US president Barack Obama has endorsed the Federal Communications Commission’s plans to almost double the spectrum available for broadband services.
Obama’s spectrum plan largely mirrors the FCC’s own national broadband plan, released in March, to free up 500MHz of spectrum for broadband over the next ten years.
The White House plans to entice TV stations and government to hand back unused spectrum or relocate to new spectrum bands.
The government hopes to identify some spectrum by October 1 that can be reallocated within five years, Obama said in a presidential memorandum.
“Few technological developments hold as much potential to enhance America's economic competitiveness, create jobs, and improve the quality of our lives as wireless high-speed access to the internet,” it said.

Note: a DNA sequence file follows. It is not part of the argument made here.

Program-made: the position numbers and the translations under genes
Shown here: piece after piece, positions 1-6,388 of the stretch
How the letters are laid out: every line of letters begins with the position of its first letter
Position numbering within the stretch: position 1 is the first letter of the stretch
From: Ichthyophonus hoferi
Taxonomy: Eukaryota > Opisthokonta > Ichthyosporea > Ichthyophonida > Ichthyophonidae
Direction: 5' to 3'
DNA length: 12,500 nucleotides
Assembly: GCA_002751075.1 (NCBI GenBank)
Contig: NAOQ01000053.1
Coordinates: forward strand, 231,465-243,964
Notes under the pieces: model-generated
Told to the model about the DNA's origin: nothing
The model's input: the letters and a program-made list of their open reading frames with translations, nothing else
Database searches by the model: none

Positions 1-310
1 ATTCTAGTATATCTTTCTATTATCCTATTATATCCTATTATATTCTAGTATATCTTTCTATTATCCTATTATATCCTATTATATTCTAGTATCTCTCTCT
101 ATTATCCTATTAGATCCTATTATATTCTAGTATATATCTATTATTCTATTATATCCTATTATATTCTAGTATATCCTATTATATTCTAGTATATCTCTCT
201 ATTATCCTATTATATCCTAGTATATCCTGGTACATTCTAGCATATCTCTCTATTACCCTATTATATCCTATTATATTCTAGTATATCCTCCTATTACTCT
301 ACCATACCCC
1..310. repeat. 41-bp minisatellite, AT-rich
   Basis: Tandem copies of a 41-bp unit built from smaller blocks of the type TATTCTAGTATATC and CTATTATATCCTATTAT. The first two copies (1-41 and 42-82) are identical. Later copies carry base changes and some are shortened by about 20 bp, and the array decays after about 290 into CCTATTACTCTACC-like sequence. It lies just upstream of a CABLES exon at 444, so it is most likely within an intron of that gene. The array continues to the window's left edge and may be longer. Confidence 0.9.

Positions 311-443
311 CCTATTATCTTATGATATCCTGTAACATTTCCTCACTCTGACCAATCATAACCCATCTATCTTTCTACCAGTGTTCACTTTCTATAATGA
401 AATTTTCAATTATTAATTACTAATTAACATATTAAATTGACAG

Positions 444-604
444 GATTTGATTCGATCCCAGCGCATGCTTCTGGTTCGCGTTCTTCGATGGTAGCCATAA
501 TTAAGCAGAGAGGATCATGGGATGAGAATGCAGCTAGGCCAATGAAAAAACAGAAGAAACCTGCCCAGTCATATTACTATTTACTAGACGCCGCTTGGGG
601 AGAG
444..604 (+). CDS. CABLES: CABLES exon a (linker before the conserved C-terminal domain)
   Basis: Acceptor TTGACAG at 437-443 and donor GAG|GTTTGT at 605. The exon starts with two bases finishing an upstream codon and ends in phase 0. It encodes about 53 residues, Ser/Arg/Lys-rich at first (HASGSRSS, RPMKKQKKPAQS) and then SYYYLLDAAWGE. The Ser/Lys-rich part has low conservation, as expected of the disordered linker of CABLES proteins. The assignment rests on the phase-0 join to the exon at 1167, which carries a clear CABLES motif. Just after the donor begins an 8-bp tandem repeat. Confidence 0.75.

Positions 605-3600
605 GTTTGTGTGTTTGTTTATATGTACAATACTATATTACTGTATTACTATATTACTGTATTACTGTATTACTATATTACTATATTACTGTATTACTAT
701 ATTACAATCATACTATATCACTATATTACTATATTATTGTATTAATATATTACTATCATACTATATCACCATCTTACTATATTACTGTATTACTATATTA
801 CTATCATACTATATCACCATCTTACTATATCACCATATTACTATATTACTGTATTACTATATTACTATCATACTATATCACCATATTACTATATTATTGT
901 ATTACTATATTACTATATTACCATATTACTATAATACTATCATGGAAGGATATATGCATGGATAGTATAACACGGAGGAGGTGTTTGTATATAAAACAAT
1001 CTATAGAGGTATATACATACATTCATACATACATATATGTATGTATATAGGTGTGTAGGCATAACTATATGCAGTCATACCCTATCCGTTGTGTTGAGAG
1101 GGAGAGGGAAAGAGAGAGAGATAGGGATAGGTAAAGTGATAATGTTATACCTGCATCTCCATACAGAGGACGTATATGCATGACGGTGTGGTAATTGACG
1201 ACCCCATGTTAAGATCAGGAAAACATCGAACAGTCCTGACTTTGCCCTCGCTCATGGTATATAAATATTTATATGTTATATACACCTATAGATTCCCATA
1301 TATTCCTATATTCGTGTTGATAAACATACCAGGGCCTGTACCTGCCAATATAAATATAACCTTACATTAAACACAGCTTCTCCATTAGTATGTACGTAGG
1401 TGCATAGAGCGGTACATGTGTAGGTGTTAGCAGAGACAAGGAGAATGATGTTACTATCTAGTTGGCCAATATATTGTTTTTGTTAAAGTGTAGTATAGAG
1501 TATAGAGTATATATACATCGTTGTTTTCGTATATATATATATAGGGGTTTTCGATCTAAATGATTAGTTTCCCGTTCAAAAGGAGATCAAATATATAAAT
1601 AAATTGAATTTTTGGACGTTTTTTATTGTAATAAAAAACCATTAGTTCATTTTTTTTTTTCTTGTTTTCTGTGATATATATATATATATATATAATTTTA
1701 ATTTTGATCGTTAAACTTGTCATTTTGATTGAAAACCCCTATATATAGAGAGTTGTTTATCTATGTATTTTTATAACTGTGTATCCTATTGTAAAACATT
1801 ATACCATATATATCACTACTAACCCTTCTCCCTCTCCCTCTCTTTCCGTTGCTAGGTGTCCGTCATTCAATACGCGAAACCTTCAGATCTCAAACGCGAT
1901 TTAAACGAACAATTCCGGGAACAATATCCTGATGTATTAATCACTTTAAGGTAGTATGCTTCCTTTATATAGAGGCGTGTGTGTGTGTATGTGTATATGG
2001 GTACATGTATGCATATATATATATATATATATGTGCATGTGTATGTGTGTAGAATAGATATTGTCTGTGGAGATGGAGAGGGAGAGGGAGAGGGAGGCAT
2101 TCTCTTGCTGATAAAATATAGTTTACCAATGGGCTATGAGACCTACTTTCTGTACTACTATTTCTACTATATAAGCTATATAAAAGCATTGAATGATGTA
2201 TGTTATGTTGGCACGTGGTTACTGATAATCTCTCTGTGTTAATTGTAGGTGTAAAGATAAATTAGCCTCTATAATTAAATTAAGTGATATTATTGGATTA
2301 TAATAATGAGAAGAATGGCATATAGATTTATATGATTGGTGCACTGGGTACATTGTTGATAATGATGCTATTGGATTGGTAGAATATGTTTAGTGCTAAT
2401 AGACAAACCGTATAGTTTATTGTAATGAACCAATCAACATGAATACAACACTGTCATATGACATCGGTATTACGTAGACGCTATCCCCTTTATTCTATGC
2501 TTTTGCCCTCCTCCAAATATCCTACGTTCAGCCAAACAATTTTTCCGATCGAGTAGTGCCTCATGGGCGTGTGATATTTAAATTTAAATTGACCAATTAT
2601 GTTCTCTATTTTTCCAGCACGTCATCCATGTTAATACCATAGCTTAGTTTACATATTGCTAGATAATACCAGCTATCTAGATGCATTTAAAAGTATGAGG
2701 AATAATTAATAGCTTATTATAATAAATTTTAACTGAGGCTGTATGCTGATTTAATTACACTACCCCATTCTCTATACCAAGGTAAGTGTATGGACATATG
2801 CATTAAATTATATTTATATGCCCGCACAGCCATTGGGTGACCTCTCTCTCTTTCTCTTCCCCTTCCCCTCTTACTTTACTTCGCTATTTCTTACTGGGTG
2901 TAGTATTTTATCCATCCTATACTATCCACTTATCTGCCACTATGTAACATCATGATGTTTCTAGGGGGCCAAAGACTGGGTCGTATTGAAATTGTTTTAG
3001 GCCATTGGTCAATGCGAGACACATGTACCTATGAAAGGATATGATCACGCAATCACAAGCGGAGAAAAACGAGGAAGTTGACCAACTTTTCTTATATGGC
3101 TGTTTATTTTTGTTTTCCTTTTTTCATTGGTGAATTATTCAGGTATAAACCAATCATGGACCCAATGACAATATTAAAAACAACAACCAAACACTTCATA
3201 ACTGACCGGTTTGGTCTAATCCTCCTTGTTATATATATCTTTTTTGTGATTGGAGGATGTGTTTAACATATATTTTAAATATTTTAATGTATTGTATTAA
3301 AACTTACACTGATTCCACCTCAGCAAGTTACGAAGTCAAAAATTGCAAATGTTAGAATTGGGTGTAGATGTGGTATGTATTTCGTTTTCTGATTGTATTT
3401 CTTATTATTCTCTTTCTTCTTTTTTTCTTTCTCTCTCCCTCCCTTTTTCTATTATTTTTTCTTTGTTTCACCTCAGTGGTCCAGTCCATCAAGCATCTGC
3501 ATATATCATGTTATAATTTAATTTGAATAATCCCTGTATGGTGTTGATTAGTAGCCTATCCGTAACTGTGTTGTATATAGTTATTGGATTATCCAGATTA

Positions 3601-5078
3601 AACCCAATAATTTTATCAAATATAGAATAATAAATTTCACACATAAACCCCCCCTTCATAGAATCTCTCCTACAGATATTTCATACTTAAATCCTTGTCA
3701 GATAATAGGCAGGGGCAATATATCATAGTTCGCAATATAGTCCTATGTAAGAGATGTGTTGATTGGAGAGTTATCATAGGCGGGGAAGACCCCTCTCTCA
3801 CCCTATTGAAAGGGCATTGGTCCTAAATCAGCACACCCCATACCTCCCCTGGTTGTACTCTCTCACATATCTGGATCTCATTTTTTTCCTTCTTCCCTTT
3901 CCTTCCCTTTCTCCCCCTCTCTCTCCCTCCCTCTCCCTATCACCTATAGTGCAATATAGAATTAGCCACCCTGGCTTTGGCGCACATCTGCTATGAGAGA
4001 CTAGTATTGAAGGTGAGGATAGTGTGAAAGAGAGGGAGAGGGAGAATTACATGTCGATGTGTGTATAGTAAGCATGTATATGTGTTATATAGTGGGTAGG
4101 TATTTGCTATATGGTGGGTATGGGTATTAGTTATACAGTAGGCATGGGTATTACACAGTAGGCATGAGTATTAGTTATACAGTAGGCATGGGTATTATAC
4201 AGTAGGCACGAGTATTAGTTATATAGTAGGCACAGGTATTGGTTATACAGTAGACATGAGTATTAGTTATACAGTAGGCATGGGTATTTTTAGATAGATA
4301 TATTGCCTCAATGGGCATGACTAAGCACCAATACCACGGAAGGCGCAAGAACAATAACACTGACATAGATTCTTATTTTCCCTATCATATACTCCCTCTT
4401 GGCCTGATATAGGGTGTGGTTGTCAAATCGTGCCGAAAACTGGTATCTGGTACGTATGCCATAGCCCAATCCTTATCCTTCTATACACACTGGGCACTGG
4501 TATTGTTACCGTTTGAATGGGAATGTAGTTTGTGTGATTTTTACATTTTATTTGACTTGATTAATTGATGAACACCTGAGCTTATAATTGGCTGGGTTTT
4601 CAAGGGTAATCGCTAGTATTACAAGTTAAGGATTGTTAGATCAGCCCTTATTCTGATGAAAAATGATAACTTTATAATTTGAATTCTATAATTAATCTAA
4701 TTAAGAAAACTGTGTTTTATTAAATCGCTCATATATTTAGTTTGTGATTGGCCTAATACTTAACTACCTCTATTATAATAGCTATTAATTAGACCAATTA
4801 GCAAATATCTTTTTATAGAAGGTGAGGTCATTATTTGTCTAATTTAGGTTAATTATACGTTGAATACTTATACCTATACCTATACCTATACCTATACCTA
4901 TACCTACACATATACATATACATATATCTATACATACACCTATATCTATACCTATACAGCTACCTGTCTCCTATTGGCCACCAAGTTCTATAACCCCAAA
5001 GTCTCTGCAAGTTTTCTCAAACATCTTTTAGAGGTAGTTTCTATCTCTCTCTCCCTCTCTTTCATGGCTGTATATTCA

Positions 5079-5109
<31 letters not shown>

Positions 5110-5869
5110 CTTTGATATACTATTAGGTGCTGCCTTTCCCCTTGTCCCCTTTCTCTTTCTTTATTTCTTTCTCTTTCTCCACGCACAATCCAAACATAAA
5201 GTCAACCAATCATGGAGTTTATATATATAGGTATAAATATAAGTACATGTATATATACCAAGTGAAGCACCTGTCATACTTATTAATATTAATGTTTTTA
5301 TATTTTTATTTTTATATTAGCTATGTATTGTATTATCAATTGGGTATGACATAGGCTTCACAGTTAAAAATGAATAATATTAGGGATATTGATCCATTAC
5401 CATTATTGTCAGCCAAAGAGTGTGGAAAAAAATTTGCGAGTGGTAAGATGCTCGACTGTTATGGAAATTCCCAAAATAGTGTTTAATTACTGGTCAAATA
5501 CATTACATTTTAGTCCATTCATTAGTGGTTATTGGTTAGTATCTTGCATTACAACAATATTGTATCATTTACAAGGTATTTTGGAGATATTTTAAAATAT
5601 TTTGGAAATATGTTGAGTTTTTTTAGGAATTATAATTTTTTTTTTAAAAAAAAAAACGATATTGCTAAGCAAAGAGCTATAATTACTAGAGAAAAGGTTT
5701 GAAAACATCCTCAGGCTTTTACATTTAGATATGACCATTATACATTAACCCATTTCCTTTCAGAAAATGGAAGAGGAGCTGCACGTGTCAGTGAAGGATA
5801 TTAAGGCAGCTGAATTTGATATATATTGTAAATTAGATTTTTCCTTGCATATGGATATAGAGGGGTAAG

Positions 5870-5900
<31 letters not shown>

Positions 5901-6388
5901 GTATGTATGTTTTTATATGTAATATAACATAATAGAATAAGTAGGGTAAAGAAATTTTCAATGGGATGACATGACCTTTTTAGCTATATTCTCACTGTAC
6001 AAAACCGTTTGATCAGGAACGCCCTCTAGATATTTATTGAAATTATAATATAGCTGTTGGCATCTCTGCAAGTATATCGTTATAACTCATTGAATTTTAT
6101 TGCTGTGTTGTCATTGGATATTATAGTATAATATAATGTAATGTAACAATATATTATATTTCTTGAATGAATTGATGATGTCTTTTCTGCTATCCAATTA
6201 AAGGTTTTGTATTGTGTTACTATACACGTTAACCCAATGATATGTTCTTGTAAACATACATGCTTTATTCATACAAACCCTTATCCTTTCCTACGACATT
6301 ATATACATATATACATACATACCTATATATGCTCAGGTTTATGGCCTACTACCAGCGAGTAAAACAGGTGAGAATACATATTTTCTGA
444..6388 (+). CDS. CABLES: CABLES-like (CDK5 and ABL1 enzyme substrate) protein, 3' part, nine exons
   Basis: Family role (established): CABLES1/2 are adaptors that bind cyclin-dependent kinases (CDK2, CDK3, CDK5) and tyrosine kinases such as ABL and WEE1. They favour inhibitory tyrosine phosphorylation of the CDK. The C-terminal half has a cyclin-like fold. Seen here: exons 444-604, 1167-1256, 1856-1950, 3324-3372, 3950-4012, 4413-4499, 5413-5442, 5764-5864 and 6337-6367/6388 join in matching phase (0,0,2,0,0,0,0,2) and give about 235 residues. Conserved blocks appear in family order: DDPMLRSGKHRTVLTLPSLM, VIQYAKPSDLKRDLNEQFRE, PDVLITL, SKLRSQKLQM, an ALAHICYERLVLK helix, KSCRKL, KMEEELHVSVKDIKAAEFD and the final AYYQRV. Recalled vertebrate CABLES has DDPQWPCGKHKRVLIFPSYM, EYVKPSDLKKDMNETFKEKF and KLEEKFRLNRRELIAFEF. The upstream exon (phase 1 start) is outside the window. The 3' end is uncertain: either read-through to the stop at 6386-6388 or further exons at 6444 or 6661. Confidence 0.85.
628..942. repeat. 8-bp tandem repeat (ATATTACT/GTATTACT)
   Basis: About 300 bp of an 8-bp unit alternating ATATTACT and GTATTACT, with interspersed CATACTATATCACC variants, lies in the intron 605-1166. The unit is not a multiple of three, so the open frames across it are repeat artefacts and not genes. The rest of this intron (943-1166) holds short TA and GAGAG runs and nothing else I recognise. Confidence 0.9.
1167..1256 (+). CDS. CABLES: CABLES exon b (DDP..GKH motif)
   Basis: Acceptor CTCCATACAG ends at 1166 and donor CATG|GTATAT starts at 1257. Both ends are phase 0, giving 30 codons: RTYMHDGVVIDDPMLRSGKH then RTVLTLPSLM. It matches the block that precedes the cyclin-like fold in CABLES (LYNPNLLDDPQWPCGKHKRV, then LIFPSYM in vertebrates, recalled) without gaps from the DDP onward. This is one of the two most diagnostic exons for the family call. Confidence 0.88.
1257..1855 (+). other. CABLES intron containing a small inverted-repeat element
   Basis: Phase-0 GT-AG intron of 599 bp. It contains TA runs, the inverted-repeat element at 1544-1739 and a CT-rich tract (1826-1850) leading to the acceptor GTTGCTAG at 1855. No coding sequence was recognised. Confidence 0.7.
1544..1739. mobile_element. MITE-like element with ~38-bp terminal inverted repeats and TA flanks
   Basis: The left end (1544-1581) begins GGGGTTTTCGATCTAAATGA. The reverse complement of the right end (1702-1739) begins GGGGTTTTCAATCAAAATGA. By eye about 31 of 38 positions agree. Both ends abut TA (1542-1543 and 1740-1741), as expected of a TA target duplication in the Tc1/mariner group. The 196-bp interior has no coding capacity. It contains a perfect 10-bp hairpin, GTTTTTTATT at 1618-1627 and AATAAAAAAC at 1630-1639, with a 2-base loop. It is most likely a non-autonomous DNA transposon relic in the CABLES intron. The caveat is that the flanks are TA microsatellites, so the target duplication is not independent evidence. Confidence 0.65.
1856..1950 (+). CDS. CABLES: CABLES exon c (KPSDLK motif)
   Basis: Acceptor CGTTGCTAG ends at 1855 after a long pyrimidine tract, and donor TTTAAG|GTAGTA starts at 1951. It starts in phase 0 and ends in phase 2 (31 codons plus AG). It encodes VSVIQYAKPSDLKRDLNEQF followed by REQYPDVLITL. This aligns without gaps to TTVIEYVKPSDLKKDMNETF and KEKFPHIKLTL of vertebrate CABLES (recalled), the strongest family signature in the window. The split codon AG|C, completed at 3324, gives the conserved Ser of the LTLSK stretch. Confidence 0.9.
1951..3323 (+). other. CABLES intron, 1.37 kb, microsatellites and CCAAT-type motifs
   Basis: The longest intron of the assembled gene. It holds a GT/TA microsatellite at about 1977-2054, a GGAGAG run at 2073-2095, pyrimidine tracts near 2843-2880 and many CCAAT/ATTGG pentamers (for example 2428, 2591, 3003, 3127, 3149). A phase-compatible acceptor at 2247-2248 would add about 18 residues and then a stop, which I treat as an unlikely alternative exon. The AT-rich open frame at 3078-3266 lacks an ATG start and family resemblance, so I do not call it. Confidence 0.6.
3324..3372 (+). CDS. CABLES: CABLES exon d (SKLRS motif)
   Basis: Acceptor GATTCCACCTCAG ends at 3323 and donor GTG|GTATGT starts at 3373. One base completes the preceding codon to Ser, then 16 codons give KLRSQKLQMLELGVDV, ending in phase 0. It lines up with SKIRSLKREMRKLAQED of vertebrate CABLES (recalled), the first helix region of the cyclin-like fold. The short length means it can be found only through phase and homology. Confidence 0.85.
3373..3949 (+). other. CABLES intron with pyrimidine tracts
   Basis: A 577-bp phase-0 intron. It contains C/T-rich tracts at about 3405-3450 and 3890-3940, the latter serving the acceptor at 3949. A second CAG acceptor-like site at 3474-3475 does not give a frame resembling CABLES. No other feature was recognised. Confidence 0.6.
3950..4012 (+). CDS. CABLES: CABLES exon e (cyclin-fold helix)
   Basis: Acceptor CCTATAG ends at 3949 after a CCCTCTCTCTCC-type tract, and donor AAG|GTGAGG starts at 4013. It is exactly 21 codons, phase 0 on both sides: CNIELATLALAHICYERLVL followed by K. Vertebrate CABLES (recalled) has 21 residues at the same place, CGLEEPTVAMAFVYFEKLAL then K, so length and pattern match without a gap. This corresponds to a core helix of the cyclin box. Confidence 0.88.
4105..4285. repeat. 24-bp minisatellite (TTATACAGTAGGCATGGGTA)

Controversially, the government plans to seek Congressional approval for the FCC to share auction proceeds with TV networks that voluntarily give up 120MHz of spectrum, reports PC World.
Technology blog site GigaOm questions whether Congress will want to “give up billions (of US dollars) in proceeds from the spectrum auction in order to pay off the broadcasters.”
“It’s a thorny issue for any elected official, which is why Obama’s support is nice, but may not mean much,” says GigaOm. “The FCC doesn’t need a memo; it needs a change in the law.”